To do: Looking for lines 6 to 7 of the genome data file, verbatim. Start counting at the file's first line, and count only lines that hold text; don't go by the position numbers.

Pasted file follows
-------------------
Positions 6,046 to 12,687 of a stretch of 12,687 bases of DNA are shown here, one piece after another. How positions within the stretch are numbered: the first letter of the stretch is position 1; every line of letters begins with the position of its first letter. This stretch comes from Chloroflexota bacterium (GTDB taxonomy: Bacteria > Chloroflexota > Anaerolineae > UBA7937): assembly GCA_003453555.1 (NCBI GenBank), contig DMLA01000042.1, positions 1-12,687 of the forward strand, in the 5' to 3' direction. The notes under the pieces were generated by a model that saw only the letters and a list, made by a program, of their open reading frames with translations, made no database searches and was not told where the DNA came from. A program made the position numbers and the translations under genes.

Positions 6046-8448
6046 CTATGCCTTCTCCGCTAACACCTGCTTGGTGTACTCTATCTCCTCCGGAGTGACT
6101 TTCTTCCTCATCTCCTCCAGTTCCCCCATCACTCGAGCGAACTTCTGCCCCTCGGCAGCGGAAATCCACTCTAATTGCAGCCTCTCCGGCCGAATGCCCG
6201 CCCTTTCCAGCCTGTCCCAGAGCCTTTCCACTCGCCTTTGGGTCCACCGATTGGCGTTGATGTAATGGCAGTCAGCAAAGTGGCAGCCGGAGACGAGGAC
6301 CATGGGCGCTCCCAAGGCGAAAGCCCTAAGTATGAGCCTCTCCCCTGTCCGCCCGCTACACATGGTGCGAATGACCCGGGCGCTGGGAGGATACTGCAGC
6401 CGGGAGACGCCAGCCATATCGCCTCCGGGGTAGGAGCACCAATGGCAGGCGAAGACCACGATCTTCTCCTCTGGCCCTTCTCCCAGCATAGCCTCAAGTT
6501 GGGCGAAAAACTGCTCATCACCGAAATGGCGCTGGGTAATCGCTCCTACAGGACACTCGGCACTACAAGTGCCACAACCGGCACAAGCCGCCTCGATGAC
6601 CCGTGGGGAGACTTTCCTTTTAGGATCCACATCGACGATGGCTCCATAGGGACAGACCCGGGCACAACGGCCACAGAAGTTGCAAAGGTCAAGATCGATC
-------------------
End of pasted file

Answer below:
6301 CATGGGCGCTCCCAAGGCGAAAGCCCTAAGTATGAGCCTCTCCCCTGTCCGCCCGCTACACATGGTGCGAATGACCCGGGCGCTGGGAGGATACTGCAGC
6401 CGGGAGACGCCAGCCATATCGCCTCCGGGGTAGGAGCACCAATGGCAGGCGAAGACCACGATCTTCTCCTCTGGCCCTTCTCCCAGCATAGCCTCAAGTT